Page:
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A new study shows being exposed to different smells could help improve learning and memory in older adults—by more than 200 percent!
This is not the first study to show that smells can help with memory, but previous studies have required a lot of time and effort by the participants. This time, neuroscientists at the University of California, Irvine wanted to make things easier for people so they could develop a consistent behavior.
Participants were given a diffuser with seven different scents to use at night while they were sleeping. Each night, the participants used a different scent for two hours while they were sleeping. Over a six-month period, people in the enriched group saw a 226% improvement in verbal learning and memory when compared to the other participants.
People in the enriched group received full-strength cartridges with the selected scents, while those in the control group were given the oils in tiny amounts. The scents used were rose, orange, eucalyptus, lemon, peppermint, rosemary, and lavender. The research project was conducted through the UCI Center for the Neurobiology of Learning & Memory (CNLM).
“The olfactory sense has the special privilege of being directly connected to the brain’s memory circuits,” said Michael Yassa, a professor and the director of CNLM, who served as collaborating investigator. “Everyone has experienced how powerful aromas are in evoking recollections, even from very long ago. However, unlike with vision changes that we treat with glasses and hearing aids for hearing impairment, there has been no intervention for the loss of smell.”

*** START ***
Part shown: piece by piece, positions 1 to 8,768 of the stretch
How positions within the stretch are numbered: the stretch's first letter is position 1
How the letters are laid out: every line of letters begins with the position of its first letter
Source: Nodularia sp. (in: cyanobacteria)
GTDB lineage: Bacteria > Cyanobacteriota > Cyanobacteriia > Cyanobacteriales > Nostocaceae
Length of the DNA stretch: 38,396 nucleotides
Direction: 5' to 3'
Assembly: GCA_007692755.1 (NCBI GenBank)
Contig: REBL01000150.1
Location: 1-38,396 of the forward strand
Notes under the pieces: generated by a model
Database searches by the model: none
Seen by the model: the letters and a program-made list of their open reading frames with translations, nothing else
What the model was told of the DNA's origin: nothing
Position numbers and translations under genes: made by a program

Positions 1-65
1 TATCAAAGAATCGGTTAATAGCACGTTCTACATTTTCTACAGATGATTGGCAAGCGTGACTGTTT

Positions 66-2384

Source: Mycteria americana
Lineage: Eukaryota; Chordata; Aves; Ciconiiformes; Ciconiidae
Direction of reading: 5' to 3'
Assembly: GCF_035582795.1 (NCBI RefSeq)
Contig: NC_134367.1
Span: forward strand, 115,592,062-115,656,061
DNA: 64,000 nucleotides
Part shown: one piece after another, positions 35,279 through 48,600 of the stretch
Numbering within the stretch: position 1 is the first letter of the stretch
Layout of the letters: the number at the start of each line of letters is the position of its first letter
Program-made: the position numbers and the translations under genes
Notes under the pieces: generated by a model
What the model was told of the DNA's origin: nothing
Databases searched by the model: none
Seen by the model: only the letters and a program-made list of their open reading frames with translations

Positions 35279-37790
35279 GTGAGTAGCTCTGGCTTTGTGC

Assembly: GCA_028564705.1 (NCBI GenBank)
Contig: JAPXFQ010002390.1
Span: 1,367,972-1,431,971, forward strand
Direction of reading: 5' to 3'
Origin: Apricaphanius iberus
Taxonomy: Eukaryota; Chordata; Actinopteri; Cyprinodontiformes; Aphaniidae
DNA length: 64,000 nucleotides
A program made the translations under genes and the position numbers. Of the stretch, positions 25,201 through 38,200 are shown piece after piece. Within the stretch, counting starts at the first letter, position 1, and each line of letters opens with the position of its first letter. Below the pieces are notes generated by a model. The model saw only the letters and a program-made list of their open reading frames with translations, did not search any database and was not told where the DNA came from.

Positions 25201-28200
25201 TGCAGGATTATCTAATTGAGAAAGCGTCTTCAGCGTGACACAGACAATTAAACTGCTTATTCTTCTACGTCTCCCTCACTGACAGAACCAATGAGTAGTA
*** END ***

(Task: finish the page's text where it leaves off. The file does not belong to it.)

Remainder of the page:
Researchers are hoping to change that in the future. This was a small study, involving only 43 people. The people in the study were men and women between the ages of 60 and 85, with no memory issues. This means that more research is needed, but it’s certainly promising news in the meantime!
“The idea is that it will keep the memory centers of your brain in good condition throughout life and perhaps prevent memory loss older in life,” said Principal INVESTIGATOR Dr. Michael Leon, a neurobiologist and professor emeritus at UC Irvine.
Stolen van Gogh Painting Has Been Returned
A stolen Vincent van Gogh painting has been returned to a Dutch museum—after being found by a man known as the Indiana Jones of the Art World!
The painting is called “The Parsonage Garden at Nuenen in Spring” or simply “Spring Garden,” and it was painted in 1884. It was on display at the Singer Laren Museum when it was stolen on March 30, 2020, van Gogh’s birthday. The museum was closed at the time due to the COVID-19 pandemic when a masked thief smashed through two glass doors with a sledgehammer and left with the painting. While the thieves have been arrested and convicted, the painting remained missing.
Arthur Brand, a private Dutch art detective, spent the last three and a half years working with police and looking for the painting. He received numerous tips during his search. The painting was finally returned when an anonymous tipster delivered it to Brand’s home, covered in bubble wrap and tucked in an Ikea bag! The painting did suffer some damage in the last few years, but the general manager of the Singer Laren Museum said he believes the damage can be repaired.
The man ULTIMATELY responsible for the painting’s return has received almost as much attention as the painting itself. Brand has built a reputation for himself by working between the worlds of police, insurance companies, art thieves, and forgers. He first got a taste for treasure hunting as an exchange student li ving in southern Spain.
“I decided that my future should be marked by investigating the past,” Brand said during a 2015 TED talk.
Like Indiana Jones, Brand has a day job—working as a traditional art consultant. Brand said he usually takes on these investigations on his own time and expense, and that a typical case can take him around eight years to crack! Brand estimates that he’s helped return dozens of stolen pieces of artwork totaling hundreds of millions of dollars, including paintings by Salvador Dali and Picasso.